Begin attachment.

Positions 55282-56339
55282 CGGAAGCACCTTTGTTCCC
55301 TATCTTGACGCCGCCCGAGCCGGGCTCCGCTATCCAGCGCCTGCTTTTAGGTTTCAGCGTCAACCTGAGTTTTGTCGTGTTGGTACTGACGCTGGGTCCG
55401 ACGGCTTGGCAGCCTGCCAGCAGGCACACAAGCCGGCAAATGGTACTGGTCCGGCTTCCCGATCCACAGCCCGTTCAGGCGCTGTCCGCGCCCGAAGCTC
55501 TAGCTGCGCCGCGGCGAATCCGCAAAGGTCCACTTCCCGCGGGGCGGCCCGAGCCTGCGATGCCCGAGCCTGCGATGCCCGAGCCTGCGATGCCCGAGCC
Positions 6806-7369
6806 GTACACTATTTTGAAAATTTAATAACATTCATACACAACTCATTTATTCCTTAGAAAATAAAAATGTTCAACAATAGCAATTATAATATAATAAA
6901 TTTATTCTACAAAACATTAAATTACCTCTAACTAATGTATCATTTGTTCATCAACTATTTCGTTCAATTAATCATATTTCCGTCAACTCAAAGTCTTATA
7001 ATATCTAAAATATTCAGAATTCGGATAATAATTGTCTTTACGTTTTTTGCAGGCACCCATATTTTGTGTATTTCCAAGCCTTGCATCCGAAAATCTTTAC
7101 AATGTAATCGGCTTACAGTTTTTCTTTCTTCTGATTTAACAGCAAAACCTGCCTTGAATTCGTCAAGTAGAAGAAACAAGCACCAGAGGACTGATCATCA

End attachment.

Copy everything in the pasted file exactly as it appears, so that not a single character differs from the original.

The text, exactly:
Positions 55282-56339
55282 CGGAAGCACCTTTGTTCCC
55301 TATCTTGACGCCGCCCGAGCCGGGCTCCGCTATCCAGCGCCTGCTTTTAGGTTTCAGCGTCAACCTGAGTTTTGTCGTGTTGGTACTGACGCTGGGTCCG
55401 ACGGCTTGGCAGCCTGCCAGCAGGCACACAAGCCGGCAAATGGTACTGGTCCGGCTTCCCGATCCACAGCCCGTTCAGGCGCTGTCCGCGCCCGAAGCTC
55501 TAGCTGCGCCGCGGCGAATCCGCAAAGGTCCACTTCCCGCGGGGCGGCCCGAGCCTGCGATGCCCGAGCCTGCGATGCCCGAGCCTGCGATGCCCGAGCC
Positions 6806-7369
6806 GTACACTATTTTGAAAATTTAATAACATTCATACACAACTCATTTATTCCTTAGAAAATAAAAATGTTCAACAATAGCAATTATAATATAATAAA
6901 TTTATTCTACAAAACATTAAATTACCTCTAACTAATGTATCATTTGTTCATCAACTATTTCGTTCAATTAATCATATTTCCGTCAACTCAAAGTCTTATA
7001 ATATCTAAAATATTCAGAATTCGGATAATAATTGTCTTTACGTTTTTTGCAGGCACCCATATTTTGTGTATTTCCAAGCCTTGCATCCGAAAATCTTTAC
7101 AATGTAATCGGCTTACAGTTTTTCTTTCTTCTGATTTAACAGCAAAACCTGCCTTGAATTCGTCAAGTAGAAGAAACAAGCACCAGAGGACTGATCATCA